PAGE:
Euorpean Fashion

Did Louis Vuitton Pacific Chill Turn Me Into a Wellness Girlie?

Photography courtesy of Louis Vuitton

If health haven Erewhon had a scent, Louis Vuitton’s newest parfum Pacific Chill would be it.

On an overcast day in May, I’m sitting in a black SUV, driving up a winding road to a jaw-dropping cliffside Malibu mansion. I’m here to discover Louis Vuitton’s new fragrance, Pacific Chill, a scent inspired by L.A.’s wellness culture, and more specifically, fresh-pressed juice. (A beverage so ubiquitous in California, it might as well be a Diet Coke in 1985.) On the agenda: yogic breath-work, energy healing and a sound bath, all with sweeping views of the Pacific Ocean and plenty of celebrity sightings (it is L.A., after all).

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Now, I’m a gal who loves a treat. Online shopping from bed? Yes, please. An iced latte a day? Of course. Bi-weekly mani-pedis? A fixed expense. But treatments that slide more to the holistic side of the scale? Not historically my thing. Despite my slight skepticism about the woo-woo I’m about to experience, I decide to dive in head-first — and the result is straight-up transformative (but more on that in a minute). When in Malibu, right?

Alex Israel and Jacques Cavallier Belletrud. (Photography courtesy of Louis Vuitton)

Louis Vuitton’s Pacific Chill is the fifth fragrance dedicated to California that master perfumer Jacques Cavallier Belletrud and artist Alex Israel, who designs the perfumes’ packaging and artwork, have collaborated on together. Its inspiration is a fresh juice composed of carrots, oranges and ginger that Cavallier Belletrud drank on the patio of the Beverly Hills Hotel, surrounded by the somewhat sour, verdant smell of blackcurrants. And so, Pacific Chill, a bright, citrus-forward scent that whispers summer with its sophisticated blend of carrot seed essence, blackcurrant, orange, mint, basil and apricot, was born. “Creation and inspiration in California is just like that,” Cavallier Belletrud told us.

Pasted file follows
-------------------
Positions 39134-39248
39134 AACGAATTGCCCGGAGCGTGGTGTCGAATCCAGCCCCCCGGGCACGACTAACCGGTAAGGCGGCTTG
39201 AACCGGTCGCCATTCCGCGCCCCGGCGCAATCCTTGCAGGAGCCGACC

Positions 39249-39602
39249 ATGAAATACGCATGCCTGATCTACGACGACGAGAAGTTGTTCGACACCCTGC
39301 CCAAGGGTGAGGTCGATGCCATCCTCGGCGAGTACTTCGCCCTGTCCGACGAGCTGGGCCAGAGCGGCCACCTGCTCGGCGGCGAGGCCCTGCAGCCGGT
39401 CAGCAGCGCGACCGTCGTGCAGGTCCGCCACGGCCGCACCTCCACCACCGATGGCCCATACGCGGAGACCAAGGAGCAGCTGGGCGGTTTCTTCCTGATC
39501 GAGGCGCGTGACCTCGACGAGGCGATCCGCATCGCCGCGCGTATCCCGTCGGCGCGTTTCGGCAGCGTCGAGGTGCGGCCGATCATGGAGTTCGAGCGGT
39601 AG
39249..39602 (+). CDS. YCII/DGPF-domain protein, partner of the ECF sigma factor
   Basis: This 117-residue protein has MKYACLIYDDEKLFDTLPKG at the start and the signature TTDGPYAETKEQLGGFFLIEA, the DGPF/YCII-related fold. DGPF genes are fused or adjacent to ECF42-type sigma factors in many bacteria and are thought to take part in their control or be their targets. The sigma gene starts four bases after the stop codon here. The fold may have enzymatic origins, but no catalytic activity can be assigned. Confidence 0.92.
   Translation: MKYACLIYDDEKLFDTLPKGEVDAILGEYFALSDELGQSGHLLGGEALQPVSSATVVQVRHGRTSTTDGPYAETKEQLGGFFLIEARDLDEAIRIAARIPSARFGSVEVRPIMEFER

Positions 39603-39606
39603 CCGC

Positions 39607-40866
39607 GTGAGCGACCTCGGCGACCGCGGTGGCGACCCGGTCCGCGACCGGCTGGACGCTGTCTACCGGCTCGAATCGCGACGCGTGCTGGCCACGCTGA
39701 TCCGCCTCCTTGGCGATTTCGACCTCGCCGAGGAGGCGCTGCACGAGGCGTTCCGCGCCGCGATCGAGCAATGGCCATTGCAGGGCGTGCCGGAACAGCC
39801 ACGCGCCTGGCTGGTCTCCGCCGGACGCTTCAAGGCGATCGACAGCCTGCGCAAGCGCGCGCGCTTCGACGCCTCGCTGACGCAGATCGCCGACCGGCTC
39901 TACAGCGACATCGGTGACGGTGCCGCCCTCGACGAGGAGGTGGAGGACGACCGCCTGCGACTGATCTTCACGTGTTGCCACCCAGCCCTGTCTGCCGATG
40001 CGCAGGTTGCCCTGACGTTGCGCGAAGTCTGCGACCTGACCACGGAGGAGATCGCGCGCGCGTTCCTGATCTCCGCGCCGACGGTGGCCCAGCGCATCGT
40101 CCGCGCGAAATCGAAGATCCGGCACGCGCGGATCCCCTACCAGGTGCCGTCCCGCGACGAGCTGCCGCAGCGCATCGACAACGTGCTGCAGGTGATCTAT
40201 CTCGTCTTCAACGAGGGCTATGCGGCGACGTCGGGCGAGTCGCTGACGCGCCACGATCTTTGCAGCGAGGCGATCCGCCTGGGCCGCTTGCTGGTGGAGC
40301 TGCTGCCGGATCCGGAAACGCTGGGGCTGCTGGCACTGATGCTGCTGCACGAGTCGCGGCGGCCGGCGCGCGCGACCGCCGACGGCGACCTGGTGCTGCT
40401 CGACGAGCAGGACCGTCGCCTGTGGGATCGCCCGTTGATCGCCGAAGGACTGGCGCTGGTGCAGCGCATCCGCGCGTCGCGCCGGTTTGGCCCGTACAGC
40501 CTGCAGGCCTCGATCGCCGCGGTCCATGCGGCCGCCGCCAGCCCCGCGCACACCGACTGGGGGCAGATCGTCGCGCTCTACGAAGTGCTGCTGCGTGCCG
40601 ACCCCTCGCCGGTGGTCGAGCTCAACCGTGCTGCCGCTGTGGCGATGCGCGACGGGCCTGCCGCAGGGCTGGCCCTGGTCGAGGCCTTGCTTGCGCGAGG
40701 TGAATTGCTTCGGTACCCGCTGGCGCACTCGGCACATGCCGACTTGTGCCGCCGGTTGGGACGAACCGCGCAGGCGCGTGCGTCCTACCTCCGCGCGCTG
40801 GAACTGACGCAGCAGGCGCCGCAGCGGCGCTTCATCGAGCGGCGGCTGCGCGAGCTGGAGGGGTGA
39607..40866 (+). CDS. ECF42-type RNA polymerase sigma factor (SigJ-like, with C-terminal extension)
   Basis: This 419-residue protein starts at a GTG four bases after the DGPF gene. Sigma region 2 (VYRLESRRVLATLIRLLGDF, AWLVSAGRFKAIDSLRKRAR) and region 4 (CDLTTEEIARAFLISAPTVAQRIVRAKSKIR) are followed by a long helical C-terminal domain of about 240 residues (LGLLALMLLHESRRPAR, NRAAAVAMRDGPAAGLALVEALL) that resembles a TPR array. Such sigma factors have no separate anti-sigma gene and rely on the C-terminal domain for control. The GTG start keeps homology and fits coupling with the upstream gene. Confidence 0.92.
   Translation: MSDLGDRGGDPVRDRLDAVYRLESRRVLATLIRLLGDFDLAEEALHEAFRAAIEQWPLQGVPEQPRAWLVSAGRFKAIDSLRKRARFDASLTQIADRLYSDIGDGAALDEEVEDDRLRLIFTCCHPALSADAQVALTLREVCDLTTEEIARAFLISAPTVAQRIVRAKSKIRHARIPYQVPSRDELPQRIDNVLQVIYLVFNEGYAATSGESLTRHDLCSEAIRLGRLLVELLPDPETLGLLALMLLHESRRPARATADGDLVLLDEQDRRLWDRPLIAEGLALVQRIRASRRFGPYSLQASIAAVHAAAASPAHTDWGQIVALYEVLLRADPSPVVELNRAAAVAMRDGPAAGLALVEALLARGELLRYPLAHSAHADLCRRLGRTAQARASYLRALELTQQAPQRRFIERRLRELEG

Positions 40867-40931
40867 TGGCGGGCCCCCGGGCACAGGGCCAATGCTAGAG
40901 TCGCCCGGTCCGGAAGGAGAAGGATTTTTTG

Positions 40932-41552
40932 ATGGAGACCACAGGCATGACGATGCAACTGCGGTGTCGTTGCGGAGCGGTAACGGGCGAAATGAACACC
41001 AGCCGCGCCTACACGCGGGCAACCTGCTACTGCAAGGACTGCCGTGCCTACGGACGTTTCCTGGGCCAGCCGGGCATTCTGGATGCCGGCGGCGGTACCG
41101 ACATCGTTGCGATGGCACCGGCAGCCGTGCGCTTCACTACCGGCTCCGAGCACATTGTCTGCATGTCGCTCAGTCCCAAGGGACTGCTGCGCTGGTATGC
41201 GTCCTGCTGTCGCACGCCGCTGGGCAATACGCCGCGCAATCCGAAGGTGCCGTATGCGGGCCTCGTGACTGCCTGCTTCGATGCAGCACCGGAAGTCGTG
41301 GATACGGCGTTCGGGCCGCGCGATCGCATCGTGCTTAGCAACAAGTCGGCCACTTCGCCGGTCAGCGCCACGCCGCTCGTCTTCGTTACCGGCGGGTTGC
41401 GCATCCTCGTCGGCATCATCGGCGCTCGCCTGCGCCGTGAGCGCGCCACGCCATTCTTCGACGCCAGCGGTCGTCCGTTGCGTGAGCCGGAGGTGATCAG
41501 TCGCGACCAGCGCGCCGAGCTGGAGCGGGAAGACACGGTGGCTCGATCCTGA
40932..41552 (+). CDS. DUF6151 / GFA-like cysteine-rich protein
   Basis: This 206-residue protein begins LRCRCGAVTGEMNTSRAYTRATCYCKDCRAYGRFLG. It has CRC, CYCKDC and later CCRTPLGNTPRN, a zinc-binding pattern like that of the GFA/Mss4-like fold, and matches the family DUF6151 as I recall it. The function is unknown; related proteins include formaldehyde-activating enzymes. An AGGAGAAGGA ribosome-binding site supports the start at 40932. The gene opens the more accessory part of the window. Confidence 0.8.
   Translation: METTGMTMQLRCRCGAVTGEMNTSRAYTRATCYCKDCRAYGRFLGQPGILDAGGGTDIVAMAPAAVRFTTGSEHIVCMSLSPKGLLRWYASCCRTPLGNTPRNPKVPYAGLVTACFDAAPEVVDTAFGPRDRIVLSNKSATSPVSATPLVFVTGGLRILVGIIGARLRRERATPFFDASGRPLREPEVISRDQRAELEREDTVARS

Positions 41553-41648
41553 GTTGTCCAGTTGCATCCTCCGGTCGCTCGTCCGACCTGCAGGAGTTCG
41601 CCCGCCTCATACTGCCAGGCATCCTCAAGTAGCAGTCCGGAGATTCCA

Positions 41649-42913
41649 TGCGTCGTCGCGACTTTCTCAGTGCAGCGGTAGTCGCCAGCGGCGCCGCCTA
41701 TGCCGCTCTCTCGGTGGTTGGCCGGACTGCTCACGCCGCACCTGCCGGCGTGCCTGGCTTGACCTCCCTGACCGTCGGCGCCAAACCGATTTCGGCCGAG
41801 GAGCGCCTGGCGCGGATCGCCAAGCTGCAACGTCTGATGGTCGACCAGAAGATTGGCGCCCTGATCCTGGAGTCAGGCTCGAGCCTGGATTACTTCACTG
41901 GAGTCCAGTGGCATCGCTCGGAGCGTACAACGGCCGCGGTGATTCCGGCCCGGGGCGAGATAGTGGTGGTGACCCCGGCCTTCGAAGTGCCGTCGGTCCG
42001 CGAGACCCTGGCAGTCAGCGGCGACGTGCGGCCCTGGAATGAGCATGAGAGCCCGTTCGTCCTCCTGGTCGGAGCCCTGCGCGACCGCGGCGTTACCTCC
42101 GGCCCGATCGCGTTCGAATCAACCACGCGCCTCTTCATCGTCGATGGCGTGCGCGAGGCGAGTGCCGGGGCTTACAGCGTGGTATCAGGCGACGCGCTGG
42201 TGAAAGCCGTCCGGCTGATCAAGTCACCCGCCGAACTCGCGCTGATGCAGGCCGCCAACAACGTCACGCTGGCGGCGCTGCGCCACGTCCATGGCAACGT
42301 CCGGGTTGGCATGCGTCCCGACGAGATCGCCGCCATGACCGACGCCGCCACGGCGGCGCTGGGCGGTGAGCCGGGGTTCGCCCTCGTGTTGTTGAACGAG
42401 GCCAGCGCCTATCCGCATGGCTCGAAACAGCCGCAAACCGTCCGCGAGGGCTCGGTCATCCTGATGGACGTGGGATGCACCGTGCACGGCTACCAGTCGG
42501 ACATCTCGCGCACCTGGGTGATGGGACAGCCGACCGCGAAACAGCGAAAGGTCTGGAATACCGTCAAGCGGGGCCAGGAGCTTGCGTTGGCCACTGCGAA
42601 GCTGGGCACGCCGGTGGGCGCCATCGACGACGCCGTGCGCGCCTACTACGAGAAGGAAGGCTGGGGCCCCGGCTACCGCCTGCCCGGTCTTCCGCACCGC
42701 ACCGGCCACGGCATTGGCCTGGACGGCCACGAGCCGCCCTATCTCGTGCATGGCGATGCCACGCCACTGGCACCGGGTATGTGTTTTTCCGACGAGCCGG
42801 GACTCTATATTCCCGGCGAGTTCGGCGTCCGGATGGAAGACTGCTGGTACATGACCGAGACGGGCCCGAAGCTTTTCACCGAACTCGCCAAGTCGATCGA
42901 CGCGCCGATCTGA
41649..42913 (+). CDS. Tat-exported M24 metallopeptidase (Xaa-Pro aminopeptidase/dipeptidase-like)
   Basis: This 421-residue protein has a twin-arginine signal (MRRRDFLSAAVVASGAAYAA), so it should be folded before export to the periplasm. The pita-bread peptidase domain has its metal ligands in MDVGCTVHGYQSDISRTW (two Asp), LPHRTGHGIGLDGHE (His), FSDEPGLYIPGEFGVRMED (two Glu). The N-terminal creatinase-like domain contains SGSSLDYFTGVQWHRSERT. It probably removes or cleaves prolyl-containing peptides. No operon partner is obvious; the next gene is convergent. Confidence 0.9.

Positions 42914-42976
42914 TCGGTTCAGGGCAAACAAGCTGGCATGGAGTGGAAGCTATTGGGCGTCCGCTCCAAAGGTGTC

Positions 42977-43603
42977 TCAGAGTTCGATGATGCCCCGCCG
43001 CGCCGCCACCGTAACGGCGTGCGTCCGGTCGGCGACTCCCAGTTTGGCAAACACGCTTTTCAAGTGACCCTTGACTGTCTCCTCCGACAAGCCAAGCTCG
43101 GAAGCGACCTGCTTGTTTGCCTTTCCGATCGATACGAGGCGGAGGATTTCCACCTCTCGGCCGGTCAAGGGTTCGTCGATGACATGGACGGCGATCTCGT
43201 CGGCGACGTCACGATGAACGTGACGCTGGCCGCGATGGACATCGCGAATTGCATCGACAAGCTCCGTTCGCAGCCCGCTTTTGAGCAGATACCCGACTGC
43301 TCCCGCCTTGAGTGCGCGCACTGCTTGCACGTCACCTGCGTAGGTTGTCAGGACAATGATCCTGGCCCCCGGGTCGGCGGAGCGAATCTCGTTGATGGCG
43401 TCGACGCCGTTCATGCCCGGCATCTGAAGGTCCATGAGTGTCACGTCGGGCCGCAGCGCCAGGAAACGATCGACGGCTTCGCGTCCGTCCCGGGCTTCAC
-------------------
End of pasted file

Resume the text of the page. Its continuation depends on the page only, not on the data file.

Before entering the modern space for an afternoon of Pacific Chill-inspired mindfulness, I’m offered a choice between Champagne and a juice the colour of a California sunset. I oscillate and choose the Champagne, wondering what this says about me. I walk through mirrored rooms with walls projecting swaying palm trees, the sound of waves crashing, and a plush rug underfoot meant to mimic soft sand. At a grassy area overlooking the ocean, a tall man in gauzy cream pants is sitting cross-legged. Yogi Cameron guides us through a meditative breath-work session, teaching techniques designed to keep you in the present. He asks us to think about how we’re feeling and what we want in life. I think about an iced latte and resist picking up my phone to order Uber Eats. Instead I practice deep breathing with the sounds of birds flying overhead and waves lapping the shore, while sneaking sips of the beautiful Champagne perched at my side. If this is how L.A. does wellness, I think I can get on board.

Photography courtesy of Louis Vuitton